[Quick editorial note: To fully discuss the game’s themes, there are some light spoilers about mid-game mechanics and a few people’s stories. No major plot stuff though. If you want to go in fresh, go pick it up and then let’s meet back here after. Enjoy!]
My favorite type of movie is pretty specific. I love original sci-fi, with a deep world that I only get to see a part of. Even better if it’s a one-and-done deal - I don’t want 7 movies that lay out all the mystery that intrigued me in the first place. It’s rare to find movies like this, but one that’s always held a special place in my heart (despite breaking the sequel rule) is Blade Runner. It’s a weird movie, with pacing that honestly leaves a lot to be desired, but every piece of lore you see just pulls you in further, needing to know more about the world and its characters.
In the movie, the main character is trying to determine if someone is a replicant (robot) or a human, using the Voight-Kampff test, a series of questions that describe situations where someone needs to make a moral choice. The tests are long, dialogue-heavy, and strangely unsettling, for what essentially amounts to two adults discussing how they would hypothetically treat a turtle. But really, the tests lay the groundwork for a much more fundamental question: what does it mean to be human? And while the movie shifts to action-packed sequences, I always wondered about the day jobs of the other blade runners - how they might feel about it, and the choices they made along the way. Enter: Mind Scanners.
In this game from developer The Outer Zone, you play as a newly hired mind scanner, tasked with finding and treating “anomaly” patients in the Structure - the retro-futuristic megacity you live in. This isn’t your dream job though. Your daughter has been taken into custody by the Structure, and the institute where she’s being held requires a level 3 clearance to enter - no visitors allowed. Since the Structure tightly controls everything, and disobedience means expulsion, you’ll need to work your way up the chain in order to find her.
Not everyone agrees with how the Structure operates though. Allegedly dangerous people are piling up outside the city gates, a covert organization wants you to oppose your orders, and some of what you’re being asked to do just doesn’t seem right. How you choose to treat your patients, who you decide to help, and what orders you follow are all up to you, and each decision will ultimately decide not only your fate, but those of the people around you.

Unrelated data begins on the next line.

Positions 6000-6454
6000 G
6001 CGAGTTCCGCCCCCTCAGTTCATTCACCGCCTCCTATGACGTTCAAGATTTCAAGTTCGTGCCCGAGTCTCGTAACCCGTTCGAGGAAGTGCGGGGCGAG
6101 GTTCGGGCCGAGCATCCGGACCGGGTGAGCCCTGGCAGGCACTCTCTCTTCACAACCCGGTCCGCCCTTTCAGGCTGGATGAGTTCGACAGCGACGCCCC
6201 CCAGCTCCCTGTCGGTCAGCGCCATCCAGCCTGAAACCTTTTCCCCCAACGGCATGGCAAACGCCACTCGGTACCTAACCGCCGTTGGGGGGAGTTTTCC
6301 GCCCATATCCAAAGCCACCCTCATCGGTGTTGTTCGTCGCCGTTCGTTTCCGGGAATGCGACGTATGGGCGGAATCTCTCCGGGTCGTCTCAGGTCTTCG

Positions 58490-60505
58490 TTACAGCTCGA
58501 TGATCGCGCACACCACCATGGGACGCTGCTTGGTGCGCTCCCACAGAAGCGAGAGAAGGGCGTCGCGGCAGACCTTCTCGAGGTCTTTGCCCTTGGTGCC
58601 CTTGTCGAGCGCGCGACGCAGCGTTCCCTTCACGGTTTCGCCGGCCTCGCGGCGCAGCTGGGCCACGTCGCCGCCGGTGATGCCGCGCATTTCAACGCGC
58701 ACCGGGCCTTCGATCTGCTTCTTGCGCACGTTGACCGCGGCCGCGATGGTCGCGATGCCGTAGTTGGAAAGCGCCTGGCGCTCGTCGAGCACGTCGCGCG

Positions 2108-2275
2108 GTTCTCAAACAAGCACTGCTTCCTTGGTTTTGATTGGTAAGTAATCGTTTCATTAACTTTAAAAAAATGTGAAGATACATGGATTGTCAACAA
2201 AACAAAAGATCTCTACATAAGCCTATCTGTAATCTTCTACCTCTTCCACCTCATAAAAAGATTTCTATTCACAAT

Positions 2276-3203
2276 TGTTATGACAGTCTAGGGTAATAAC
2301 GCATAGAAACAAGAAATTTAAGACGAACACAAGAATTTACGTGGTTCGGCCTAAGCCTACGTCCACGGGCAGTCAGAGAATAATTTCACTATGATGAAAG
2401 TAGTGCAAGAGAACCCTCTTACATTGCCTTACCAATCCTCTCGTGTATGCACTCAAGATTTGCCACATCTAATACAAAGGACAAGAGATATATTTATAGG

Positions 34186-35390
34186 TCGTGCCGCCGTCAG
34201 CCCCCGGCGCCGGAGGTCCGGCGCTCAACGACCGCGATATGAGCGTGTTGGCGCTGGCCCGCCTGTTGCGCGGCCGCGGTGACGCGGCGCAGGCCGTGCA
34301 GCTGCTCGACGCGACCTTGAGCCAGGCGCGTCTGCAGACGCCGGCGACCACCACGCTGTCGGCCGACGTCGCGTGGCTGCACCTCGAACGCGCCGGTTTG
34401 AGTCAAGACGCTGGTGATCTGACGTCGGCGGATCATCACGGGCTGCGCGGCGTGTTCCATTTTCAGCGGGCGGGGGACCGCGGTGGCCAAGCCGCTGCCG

The day-to-day job of a mind scanner involves visiting patients, diagnosing them as either sane or insane through a series of Rorshach-meets-Voight-Kampff tests, then “removing” their insanity. The diagnosis part has them describe what they see in an inkblot test, and how they feel about it. You’ll need to choose an interpretation of their thoughts (is this person afraid of Cacti, or does their desert vision represent a fear of abandonment?), and repeat this a few times until you have a clearer picture of their personality and state of mind.
After diagnosis, each patient will be assigned insanity types, represented by different symbols. Each of these types corresponds to a unique device used to extricate that issue from their psyche. Each removal device is also fairly disturbing. For example, you have a thought-reading machine, where you adjust levers until you can make out a word in their jumbled crossword of a brain, and choose whether to keep or erase that feeling. My personal favorite device is an absolutely disgusting throat… thing that you need to wind open carefully. How will you know if you’re being careful enough? Well, for starters the patient will make a HORRIBLE warbling sound if you go too quickly. If that wasn’t enough, their trembling lips give you a handy visual cue as well.